Uncombable Hair Syndrome found in children with parent gene mutations

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spinonews Uncombable hair syndrome

The baby girl Taylor born with huge hair as her mother described as ‘young Einstein’. But later on they have discovered as rare condition known as Uncombable hair syndrome.

The hair syndrome popularly called spun glass hair syndrome, pili trianguli et canaliculi, or cheveux incoiffables. As Three gene mutations responsible for the condition explained in Human genetics. This particular gene responsible for condition control over proteins in hair shaft.

The lead author Regina Betz, a professor of dermatogenetics at the University of Bonn in Germany have discovered the PADI3 gene. It is responsible for causing uncombable hair syndrome when a child inherits two copies of the mutated gene. McGowans first consulted Regina Betz then sent blood samples to Germany to verify the cause and condition of Taylor. Also to test whether parents are responsible for gene mutation.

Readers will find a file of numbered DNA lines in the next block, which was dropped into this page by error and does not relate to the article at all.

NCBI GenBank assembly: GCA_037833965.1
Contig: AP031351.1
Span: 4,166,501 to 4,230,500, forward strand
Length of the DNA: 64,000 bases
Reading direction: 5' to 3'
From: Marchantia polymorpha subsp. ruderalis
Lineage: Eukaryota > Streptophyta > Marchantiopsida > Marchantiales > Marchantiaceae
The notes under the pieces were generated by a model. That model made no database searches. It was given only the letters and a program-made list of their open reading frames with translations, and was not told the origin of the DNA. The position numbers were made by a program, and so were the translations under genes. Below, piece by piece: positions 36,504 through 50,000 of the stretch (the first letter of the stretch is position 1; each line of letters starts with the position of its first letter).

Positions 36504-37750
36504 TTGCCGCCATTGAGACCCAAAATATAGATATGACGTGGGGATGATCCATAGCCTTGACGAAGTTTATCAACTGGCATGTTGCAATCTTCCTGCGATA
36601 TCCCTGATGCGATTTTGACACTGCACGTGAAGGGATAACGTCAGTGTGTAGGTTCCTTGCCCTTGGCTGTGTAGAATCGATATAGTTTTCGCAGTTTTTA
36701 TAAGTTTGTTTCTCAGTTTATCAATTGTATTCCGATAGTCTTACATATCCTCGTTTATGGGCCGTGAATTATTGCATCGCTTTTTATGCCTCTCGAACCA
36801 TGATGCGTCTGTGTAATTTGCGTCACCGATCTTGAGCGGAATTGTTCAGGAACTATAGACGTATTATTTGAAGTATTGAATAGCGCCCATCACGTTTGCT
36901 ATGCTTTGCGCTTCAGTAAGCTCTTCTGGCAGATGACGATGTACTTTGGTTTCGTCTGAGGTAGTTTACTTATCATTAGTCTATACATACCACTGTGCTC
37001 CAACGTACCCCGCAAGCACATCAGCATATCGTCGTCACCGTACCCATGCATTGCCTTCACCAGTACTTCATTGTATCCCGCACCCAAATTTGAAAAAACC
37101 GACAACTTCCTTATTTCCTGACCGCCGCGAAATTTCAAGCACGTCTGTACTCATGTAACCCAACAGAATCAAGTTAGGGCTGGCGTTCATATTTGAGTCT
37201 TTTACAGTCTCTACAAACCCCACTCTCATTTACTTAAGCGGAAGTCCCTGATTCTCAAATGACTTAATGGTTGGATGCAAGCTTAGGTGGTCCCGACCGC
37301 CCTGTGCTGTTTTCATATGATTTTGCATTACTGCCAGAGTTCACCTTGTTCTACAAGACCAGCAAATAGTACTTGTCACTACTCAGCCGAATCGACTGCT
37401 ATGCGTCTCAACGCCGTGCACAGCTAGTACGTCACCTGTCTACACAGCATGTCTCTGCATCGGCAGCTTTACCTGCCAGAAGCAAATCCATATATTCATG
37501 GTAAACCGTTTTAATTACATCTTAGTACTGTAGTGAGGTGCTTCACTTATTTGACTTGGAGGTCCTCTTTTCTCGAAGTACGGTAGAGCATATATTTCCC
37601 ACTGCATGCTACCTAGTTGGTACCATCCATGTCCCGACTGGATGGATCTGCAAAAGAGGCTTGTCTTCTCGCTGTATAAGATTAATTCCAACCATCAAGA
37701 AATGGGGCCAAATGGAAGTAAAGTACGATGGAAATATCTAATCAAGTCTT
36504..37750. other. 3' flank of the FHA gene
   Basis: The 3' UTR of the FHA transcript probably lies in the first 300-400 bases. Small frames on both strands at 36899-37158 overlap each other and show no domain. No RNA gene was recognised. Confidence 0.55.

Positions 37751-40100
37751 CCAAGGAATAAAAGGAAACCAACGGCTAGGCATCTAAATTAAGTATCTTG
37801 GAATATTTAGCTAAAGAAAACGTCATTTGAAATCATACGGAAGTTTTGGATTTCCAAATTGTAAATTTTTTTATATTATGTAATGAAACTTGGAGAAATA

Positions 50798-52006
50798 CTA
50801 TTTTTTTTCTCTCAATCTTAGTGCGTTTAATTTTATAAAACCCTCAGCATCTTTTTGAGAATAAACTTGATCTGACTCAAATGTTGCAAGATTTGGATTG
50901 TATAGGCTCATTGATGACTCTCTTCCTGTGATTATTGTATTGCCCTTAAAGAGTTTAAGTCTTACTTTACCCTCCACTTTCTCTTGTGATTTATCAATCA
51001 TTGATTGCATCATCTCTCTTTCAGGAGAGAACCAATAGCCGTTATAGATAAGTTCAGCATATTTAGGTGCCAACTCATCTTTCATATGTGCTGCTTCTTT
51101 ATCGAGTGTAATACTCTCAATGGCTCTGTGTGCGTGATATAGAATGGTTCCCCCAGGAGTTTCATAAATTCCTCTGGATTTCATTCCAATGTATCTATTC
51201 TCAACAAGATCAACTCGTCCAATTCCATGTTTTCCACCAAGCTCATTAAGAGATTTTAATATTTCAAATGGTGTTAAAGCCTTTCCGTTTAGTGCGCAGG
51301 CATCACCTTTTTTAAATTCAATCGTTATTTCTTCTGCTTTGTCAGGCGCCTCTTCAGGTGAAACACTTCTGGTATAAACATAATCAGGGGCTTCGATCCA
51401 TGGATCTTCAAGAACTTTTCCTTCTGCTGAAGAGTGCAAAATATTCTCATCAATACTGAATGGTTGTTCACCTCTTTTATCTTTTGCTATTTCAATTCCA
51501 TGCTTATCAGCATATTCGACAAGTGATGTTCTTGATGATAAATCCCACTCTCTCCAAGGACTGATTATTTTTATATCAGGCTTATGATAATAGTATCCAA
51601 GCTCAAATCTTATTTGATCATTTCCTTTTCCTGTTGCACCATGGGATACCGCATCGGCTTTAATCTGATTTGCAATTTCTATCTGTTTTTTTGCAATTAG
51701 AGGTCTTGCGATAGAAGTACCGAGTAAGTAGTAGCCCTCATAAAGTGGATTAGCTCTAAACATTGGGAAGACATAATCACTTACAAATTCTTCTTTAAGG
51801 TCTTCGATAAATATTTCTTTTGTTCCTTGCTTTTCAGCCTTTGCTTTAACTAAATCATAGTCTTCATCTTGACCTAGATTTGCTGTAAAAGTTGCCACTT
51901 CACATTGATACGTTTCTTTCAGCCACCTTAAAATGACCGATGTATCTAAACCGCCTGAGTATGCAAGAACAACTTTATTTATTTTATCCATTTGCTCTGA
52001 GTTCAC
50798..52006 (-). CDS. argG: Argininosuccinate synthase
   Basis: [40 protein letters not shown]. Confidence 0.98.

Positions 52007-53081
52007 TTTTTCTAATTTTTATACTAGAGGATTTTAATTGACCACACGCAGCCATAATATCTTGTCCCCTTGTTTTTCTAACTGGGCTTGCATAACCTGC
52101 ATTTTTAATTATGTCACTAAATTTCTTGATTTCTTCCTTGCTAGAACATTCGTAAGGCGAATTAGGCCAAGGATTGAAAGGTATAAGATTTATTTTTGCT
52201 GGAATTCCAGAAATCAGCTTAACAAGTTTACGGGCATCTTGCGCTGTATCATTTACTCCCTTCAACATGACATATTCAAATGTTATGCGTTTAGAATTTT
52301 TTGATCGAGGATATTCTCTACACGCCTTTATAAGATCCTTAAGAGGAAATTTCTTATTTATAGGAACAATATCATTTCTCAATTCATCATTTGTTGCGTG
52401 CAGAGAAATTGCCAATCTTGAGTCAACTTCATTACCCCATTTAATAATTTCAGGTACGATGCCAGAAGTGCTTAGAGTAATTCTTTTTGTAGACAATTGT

Uncombable Hair syndrome PADI3 gene mutations

Test results declared Taylor have the PADI3 gene mutation, and both Cara and her husband Tom are carriers of one copy of it. It’s a recessive gene, so if you inherit only one copy from a parent like Cara and Tom did you will not have uncombable syndrome.

Both Cara and Tom have brown hair, which has none of the same characteristics as Taylor’s hair. PADI3 codes for an enzyme called peptidylarginine deiminase 3. The two other genes that can result in the condition are TGM3 (transglutaminase 3), and TCHH (trichohyalin). All three play a role in the formation of the hair shaft.

In people with the condition, about 50% of the time the hair shaft will be heart-shaped or triangular instead of round, and have grooves along the entire length of the hair shaft.

Betz thinks the condition might be more common than thought. She has blood samples from an additional 70 people with it and thinks there may be thousands who have the syndrome.

Although they will always have the mutation. Sometimes people outgrow the symptoms as they get older, and their hair quality changes over time.

Cara McGowan has connected with other people who have the condition around the world. Some have outgrown it, and some have not. Hoping to raise awareness about the condition and encourage more tolerance of people’s unique characteristics, she said. Although most people have been supportive, that’s not always been the case some have laughed and pointed at Taylor’s hair.